Book 00047: The Wind in the Willows
by Kenneth Grahame
- The Wind in the Willows
- 1908 by Methuen
- Mr. Toad was voted #38 among the 100 Best Characters in Fiction since 1900 by Book magazine in their March/April 2002 issue.
- Mr. Toad's Wild Ride is the name of a ride at Disneyland, inspired by Toad's motorcar adventure. It is the only ride with an alternate Latin title, given as the inscription on Toad's Hall: 'Acceleratio Toadi' ('The Acceleration of Toad').
- Waterstones Books of the Century (1997, No 16)
- Waterstones The Nation's Favourite Children's Books (1997, No 2)
- BBC's Big Read (Best loved novel, 2003, No 16)
- Radcliffe Publishing Course Top 100 Novels of the 20th Century (90)
- The Observer's 100 Greatest Novels of All Time (2003)
The greatness of classic literary works will never fade. They were among the pioneer of all the great literature that adorn every libraries and book shelves. The Wind in the Willows, for example, is a must-read for every book lover. This book does not only present the story of the four animal comrades (Misters Mole, Ratty, Toad and Badger), but also showcases a glimpse of what Victorian London might had been -- horse carriages dominated the streets, pleasantries of age-old people and the timelessness of the period where the story is habituated.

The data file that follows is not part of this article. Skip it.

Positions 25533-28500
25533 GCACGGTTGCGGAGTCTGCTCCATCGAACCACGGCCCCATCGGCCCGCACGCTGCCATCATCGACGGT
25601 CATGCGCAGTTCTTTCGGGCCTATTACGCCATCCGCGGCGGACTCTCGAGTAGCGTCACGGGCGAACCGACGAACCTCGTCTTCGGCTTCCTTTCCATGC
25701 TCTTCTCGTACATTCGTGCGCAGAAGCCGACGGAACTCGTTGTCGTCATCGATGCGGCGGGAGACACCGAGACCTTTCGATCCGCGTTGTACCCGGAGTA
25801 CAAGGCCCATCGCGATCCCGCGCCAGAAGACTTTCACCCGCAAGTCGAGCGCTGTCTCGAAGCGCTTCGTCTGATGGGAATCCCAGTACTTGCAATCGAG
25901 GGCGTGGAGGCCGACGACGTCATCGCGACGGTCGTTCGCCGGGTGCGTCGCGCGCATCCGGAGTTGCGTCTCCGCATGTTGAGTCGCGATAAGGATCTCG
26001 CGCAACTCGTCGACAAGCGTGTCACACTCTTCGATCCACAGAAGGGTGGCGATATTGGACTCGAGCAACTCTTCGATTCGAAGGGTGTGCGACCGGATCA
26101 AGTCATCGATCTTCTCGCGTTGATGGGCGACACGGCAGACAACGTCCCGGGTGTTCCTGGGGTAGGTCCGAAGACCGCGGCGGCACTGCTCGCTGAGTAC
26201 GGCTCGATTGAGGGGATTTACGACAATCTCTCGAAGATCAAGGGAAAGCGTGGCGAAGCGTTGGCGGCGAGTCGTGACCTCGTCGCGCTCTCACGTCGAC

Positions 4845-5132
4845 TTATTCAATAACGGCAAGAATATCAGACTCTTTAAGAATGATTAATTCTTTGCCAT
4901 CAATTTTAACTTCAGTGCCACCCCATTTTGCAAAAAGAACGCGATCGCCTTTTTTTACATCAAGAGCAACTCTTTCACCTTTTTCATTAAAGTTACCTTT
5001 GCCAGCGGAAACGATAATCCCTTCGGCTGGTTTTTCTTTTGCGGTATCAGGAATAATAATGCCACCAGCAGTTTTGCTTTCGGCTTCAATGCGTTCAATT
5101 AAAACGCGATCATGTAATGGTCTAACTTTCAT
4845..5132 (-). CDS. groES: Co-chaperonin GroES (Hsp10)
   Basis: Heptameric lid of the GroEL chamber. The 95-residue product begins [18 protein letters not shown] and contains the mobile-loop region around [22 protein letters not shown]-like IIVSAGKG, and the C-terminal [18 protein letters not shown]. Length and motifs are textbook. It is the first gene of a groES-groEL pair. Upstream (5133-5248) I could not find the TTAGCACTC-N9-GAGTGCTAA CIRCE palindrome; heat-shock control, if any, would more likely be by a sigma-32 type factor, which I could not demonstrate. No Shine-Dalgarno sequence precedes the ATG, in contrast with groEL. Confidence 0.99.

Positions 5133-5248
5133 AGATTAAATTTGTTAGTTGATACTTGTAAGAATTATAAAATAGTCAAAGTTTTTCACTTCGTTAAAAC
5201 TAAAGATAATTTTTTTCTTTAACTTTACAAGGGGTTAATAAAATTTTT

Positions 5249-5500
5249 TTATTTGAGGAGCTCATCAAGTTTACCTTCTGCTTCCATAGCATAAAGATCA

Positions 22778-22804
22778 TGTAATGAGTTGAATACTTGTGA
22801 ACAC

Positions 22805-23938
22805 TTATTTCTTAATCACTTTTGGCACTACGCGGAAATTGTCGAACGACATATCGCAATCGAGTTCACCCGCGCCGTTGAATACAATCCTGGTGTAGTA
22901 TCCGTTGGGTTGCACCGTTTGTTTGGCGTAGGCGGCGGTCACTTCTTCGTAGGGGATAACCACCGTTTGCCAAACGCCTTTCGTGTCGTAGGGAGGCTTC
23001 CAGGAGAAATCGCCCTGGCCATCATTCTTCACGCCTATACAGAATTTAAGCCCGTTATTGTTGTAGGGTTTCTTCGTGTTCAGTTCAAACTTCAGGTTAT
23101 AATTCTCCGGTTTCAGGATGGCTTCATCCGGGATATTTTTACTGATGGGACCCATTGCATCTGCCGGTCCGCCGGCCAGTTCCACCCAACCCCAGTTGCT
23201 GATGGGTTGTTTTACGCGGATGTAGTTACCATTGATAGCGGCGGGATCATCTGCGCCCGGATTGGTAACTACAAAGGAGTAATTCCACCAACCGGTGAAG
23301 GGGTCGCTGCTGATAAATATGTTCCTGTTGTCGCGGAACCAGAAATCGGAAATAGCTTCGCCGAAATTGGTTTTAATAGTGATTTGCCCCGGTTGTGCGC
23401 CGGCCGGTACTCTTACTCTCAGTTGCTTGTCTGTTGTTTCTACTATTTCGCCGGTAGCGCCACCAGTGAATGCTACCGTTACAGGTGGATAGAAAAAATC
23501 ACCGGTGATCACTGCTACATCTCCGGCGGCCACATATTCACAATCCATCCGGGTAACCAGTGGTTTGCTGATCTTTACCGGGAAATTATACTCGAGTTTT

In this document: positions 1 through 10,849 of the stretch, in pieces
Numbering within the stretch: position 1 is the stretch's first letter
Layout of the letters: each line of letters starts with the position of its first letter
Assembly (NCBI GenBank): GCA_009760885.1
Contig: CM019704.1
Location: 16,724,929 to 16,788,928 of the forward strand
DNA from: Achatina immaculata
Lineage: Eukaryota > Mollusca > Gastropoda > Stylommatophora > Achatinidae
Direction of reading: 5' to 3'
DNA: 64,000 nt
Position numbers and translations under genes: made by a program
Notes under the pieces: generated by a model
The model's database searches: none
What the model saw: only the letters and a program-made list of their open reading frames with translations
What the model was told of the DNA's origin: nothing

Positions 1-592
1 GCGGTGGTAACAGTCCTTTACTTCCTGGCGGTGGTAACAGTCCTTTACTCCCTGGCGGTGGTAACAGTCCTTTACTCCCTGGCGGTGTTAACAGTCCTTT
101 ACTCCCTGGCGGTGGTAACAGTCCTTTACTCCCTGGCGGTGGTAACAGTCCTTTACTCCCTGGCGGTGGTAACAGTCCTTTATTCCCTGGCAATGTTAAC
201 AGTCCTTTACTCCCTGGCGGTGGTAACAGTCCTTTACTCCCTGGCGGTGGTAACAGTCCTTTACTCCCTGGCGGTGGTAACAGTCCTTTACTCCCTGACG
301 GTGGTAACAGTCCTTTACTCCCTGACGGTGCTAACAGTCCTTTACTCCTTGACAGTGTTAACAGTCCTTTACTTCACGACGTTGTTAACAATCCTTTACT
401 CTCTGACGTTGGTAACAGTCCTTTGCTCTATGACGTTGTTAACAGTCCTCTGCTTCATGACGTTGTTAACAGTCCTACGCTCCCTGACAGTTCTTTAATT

What's in store for you?
Mole has a sudden case of spring fever, gives up on his house-cleaning, and wanders in the fields and meadows. He finds himself by a river (he has been such a stay-at-home that he has never seen it before) and meets the Water Rat, who invites Mole into his boat, something else he has never seen before. "Believe me, my young friend," Rat says dreamily, "there is nothing —absolutely nothing —half so much worth doing as simply messing about in boats."
A world of friendships, the joy of carefree wandering, of picnicking, and playing has opened for Mole. Half way through the book, the Mole, the Water Rat and the Badger go to Toad Hall to try to help their friend Mr. Toad who has a bad habit of reckless driving. Toad has quite a few adventures. His irresponsible living and extravagance lead to the loss of his home to the barbaric stouts and weasels. The four friends go to battle to regain Toad Hall. The book ends with a banquet where all the friends rejoice at Toad’s return.
In this story, we were not only shown the quirkiness of the furry and warty characters, it also presented scenes and situations where the characters displayed values, habits and the occasional bad behaviors. I can easily deduct that the story is not merely to entertain, but encourages us to learn something valuable out of their experiences: friendship, kindness, patience, industry, camaraderie, loyalty and team-work to mention a few.
The richness of this narrative is something you can only achieve from a real classic... I, therefore, suggest this book for parents who wanted their children to become book-lovers!